Impact of COVID-19 pandemic on mental health of pregnant women: An observational study
Background: COVID-19 pandemic has spread rapidly throughout the world, with a high number of infected and deaths. It has undoubtedly made a huge impact on people’s lives, especially those more vulnerable. Aim: The aim of this study was to explore the mental health of pregnant women in Norway during the COVID-19 pandemic. Method: An online questionnaire in “Nettskjema” was spread through social media and midwife clinics. Important background information was collected, as well as self-reported impact of the pandemic on health and well-being. To assess mental health, two validated self-reporting questionnaires for depression and anxiety were incorporated; the Edinburgh Postpartum Depression Scale (EPDS) and the Generalized Anxiety Disorder - 7 item Scale (GAD-7). Results: In total, 774 pregnant women were included. Participants had a median age of 25 (range 19 to 44) years, 53.5% were primiparous, 67.7% had a university degree, 35.4% worked in the healthcare system and 3.5% belonged to a minority group. The proportion scoring 13 or above on EPDS (indicative of depression) was 14.3% (n=111) while 21.4% (n=166) received a score of 10 or above on GAD-7 (indicative of anxiety). Risk factors for anxiety and depression found in this study are age under 25 years, lower education levels, belonging to a minority group and working outside the healthcare system. No difference between geographical regions in Norway was found. The women were more worried about the health of their child than themselves, and many isolated themselves to avoid infection. Conclusion: The prevalence of anxiety and depression in the Norwegian pregnant population appears to be higher during the COVID-19 pandemic than before, but lower than what has been reported from other countries.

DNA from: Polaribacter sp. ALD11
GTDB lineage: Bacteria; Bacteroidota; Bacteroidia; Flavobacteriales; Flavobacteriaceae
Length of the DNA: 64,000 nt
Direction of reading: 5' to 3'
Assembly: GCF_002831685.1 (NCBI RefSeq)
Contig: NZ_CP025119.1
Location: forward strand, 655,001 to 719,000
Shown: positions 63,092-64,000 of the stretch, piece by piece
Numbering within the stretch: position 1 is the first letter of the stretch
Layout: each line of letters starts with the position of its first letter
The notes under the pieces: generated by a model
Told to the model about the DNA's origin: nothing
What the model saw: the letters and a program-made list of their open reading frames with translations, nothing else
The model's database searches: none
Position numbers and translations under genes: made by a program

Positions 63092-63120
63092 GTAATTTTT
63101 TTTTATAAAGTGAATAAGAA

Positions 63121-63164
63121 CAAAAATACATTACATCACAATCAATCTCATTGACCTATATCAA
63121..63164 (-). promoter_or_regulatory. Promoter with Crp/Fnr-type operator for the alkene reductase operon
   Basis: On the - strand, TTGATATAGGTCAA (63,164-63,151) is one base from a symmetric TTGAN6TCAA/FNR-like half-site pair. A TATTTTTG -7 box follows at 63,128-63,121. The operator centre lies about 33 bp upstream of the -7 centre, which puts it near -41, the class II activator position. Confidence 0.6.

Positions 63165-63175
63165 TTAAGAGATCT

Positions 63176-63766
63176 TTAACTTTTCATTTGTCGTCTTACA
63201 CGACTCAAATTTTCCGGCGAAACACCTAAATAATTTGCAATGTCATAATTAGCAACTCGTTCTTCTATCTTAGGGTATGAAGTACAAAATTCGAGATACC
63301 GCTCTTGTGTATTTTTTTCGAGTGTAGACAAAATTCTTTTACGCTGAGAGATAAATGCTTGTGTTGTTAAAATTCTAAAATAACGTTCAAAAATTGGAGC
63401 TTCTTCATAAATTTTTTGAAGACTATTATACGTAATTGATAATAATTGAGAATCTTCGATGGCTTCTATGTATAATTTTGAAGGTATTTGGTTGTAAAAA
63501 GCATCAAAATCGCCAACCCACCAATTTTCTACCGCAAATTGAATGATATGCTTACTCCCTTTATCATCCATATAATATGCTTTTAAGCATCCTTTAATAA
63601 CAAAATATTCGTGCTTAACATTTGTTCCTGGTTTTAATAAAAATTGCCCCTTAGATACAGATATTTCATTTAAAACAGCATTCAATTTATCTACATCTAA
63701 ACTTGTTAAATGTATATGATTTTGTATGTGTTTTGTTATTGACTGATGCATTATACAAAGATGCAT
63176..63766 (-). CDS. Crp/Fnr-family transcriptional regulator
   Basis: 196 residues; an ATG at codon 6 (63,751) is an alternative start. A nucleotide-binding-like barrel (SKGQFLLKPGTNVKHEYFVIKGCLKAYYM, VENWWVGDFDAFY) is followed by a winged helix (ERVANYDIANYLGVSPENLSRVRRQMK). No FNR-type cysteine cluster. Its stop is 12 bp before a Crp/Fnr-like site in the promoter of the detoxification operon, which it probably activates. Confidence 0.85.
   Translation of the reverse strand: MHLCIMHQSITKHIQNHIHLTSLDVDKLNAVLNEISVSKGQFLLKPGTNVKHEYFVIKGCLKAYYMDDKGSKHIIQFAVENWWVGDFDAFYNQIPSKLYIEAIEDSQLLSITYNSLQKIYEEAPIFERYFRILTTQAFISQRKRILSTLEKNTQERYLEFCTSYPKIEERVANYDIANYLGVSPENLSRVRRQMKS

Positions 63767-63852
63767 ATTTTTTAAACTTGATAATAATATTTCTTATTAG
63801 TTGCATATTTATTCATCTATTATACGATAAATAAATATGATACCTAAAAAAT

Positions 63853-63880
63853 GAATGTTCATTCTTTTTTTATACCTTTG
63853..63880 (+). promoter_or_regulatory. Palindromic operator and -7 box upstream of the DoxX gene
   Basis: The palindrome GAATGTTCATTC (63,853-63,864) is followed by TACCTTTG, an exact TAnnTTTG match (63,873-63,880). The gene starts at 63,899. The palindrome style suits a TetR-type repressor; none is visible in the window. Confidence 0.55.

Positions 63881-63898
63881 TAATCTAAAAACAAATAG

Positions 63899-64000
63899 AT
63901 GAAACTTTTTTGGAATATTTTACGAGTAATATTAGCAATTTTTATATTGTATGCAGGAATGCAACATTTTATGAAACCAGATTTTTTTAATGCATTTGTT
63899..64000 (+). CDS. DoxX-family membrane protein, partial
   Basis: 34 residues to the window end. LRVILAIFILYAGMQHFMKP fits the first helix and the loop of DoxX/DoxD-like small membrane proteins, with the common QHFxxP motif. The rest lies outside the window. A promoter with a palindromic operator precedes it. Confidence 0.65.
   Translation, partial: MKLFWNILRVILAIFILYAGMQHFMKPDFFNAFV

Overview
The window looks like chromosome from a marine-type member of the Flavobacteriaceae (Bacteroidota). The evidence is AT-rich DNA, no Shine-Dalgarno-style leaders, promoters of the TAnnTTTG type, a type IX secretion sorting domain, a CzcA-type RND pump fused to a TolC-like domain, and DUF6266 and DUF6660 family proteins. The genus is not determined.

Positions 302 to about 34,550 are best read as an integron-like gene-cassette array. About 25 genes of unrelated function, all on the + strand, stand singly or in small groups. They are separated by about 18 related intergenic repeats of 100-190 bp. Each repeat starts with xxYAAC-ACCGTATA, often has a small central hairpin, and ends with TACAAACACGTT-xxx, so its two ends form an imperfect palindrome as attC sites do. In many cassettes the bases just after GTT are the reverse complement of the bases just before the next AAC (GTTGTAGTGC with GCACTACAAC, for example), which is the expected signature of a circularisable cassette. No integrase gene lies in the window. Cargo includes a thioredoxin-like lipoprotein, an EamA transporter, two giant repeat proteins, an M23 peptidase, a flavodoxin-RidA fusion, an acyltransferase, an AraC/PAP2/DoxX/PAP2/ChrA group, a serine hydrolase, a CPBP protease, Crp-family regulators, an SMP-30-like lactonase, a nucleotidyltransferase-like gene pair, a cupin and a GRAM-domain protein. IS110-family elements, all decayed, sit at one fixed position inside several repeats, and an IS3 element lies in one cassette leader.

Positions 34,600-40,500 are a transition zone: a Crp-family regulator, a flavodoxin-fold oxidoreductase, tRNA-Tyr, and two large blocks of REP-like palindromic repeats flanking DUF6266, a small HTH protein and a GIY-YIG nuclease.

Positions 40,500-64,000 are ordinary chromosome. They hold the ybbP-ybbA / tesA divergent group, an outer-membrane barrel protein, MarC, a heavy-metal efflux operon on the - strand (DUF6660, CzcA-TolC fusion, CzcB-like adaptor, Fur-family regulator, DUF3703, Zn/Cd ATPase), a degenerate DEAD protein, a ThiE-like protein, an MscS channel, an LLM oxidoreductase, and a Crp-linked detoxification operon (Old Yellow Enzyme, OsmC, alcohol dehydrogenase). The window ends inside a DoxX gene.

PublisherUiT Norges arktiske universitet
UiT The Arctic University of Norway
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